The Soul of a word

“A word’s force consists in its meaning.  Without the latter it is empty, useless, and (so to speak) dead.  Just as the soul animates the body, so, in a way, meaning breathes life into a word. Those whose words lack sense are ‘beating the air,’ rather than [really] speaking.” John of Salisbury, Metalogicon, Book II, Chap. 4, trans. Daniel D. McGarry (Philadelphia, 2009), p. 81.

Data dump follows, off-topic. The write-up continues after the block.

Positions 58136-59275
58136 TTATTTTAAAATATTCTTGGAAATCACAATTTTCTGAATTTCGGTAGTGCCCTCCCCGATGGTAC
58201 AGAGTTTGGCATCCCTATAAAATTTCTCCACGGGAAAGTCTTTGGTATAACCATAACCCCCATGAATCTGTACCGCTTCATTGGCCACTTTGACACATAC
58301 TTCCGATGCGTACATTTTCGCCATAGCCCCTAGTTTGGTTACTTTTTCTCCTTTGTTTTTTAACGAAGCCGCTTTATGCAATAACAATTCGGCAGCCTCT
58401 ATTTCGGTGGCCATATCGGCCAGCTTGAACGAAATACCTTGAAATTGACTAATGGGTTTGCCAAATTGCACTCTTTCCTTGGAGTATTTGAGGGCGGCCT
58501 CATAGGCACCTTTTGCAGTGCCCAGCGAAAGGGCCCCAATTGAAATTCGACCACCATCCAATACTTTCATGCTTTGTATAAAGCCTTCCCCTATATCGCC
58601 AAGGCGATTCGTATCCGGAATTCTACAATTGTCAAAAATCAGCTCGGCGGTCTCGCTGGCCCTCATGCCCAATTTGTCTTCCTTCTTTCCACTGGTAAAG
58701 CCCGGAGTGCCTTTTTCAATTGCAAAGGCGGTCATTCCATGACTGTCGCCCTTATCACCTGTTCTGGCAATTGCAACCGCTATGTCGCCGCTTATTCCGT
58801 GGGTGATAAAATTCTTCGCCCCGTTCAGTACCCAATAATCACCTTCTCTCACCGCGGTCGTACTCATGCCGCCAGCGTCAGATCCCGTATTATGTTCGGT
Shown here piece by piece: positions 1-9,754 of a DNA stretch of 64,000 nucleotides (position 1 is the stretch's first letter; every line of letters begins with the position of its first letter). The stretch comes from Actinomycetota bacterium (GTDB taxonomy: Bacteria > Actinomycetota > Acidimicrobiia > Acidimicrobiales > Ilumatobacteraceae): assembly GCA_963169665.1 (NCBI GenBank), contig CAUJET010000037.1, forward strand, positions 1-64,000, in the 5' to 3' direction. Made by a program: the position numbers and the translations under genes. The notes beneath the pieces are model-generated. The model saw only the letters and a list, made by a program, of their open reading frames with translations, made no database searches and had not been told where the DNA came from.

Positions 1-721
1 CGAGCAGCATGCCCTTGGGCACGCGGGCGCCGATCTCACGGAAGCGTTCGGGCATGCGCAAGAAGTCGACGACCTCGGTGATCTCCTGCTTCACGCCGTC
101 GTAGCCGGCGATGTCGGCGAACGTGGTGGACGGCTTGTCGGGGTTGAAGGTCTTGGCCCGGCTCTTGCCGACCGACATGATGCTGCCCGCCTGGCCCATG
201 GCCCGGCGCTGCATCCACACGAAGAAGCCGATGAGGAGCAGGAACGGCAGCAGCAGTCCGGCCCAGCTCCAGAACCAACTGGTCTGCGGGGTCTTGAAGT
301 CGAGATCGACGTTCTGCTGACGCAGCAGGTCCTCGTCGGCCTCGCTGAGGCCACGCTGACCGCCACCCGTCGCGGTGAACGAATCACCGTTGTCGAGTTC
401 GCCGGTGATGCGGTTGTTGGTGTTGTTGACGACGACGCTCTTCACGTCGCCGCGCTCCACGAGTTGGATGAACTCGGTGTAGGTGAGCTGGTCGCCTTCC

In this section the twelfth-century writer and churchman, John, discusses the relationship between grammar and dialectic (defined as a subset of logic).  While grammar examines the use of words, dialectic analyzes the meaning behind those words.  John’s analogy of the soul/body relationship to word/meaning fascinates me.

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